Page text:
Court to Decide Pledge of Allegiance Case
The Honolulu Advertiser
In an explosive ruling in June 2002, the San Francisco-based 9th U.S. Circuit Court of Appeals, the nation's most liberal appellate court, declared that reciting the pledge in public schools in unconstitutional because the words "under God" amount to an endorsement of religion. The ruling spun heads from California to Washington. If upheld, the ruling would overturn 50 years of common practice in America's schools.
The Pledge of Allegiance was written by socialist editor Francis Bellamy. It was first published in 1892 in The Youth's Companion. The pledge made its debut in public schools on Oct. 12, 1892, during Columbus Day observances. The original wording was: "I pledge allegiance to my flag and to the Republic for which it stands: one nation, indivisible, with liberty and justice for all." The pledge has been changed a few times since. For Flag Day in 1924, "the flag of the United States of America" was officially adopted as a substitution for the phrase "my flag." In 1954, the words "under God" were added, after a campaign by the Knights of Columbus, a Roman Catholic organization.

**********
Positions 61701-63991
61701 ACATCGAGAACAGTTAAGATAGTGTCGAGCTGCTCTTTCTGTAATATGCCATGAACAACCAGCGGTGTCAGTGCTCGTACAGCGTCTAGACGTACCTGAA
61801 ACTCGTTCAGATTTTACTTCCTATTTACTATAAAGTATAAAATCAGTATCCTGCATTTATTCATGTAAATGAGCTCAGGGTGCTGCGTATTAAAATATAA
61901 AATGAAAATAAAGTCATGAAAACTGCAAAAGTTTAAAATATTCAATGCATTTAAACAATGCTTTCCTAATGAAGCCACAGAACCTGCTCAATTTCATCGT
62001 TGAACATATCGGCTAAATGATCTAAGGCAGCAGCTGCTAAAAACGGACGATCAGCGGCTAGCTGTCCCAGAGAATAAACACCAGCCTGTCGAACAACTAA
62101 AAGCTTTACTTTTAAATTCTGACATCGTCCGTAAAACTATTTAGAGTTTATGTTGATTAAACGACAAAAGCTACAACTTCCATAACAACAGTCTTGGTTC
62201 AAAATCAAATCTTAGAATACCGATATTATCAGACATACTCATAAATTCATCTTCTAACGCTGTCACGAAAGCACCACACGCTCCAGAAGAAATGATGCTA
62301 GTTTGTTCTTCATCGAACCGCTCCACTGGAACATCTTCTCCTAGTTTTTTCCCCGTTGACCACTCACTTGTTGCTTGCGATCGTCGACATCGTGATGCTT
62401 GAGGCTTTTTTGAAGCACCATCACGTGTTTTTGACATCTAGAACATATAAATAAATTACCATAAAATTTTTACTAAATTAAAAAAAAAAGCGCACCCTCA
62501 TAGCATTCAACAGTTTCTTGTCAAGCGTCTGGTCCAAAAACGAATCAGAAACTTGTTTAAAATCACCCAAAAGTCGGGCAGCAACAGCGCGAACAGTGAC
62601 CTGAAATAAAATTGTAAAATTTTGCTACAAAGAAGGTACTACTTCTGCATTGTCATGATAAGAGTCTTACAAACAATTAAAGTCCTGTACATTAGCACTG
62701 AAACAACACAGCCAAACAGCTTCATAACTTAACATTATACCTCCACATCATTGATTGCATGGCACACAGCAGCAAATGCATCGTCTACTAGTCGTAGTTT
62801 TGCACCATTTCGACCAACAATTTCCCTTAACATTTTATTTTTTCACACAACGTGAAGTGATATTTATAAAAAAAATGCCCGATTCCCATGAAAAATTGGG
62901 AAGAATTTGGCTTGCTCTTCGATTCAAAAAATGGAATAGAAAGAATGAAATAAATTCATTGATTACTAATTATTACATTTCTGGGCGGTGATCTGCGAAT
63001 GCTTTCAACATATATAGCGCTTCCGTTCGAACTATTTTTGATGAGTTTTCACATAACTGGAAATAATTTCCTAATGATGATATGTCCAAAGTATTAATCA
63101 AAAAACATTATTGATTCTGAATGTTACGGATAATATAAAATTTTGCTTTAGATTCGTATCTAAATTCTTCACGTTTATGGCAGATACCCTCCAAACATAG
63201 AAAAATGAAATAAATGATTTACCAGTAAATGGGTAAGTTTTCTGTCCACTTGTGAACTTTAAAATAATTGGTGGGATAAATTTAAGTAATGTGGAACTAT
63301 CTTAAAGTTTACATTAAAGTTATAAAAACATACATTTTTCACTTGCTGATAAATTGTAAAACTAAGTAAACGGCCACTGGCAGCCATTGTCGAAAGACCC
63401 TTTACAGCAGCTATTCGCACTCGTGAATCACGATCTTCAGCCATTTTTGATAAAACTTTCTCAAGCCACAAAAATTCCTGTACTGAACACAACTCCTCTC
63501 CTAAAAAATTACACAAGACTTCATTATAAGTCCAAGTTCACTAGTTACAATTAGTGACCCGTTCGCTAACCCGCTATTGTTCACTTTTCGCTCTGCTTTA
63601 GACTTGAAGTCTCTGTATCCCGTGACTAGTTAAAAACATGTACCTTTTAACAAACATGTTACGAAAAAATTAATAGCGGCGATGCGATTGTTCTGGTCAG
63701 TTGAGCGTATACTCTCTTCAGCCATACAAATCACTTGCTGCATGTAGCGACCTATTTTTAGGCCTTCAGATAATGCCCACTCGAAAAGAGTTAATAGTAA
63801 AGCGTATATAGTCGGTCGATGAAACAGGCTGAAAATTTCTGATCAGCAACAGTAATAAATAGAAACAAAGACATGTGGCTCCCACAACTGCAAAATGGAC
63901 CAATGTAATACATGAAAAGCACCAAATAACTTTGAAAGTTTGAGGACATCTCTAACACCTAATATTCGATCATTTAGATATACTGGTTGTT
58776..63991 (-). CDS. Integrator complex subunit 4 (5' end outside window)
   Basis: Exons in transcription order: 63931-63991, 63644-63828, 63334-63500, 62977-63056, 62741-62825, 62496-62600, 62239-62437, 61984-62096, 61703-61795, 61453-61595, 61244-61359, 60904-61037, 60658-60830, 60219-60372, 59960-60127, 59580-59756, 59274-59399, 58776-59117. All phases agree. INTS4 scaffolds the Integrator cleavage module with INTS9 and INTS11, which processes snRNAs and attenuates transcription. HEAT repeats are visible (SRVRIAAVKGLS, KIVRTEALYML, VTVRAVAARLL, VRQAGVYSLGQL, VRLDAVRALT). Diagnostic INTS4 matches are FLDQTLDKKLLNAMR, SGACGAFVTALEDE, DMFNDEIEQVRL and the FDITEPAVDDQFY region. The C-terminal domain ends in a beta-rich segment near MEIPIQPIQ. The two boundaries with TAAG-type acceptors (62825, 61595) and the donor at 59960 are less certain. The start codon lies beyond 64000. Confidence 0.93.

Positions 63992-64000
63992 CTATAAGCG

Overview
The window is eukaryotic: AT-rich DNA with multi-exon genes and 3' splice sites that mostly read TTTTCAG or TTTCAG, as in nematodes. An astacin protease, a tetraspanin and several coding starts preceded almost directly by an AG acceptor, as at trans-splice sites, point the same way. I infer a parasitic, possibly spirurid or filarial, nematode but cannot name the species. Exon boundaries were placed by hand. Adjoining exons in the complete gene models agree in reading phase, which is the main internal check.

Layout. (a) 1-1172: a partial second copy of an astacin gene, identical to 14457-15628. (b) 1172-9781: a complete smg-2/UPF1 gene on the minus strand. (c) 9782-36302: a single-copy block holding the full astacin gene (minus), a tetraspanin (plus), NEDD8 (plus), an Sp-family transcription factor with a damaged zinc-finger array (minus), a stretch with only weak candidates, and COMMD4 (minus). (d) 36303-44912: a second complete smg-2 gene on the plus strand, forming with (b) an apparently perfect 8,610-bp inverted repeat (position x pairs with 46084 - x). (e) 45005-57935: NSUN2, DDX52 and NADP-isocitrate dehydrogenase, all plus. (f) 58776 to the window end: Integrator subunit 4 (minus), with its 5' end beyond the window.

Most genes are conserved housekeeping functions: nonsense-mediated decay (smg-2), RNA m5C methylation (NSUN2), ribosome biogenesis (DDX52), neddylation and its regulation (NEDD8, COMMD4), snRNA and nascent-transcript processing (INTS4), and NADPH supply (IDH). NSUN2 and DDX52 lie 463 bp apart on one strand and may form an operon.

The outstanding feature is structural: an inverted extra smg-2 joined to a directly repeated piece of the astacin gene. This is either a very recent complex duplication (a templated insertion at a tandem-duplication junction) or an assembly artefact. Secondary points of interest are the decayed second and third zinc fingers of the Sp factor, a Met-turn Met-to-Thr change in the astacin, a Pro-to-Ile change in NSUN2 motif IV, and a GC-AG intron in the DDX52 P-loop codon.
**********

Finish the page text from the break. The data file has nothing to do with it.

The court decided in October to hear the Pledge of Allegiance case this year and deliberate for a ruling.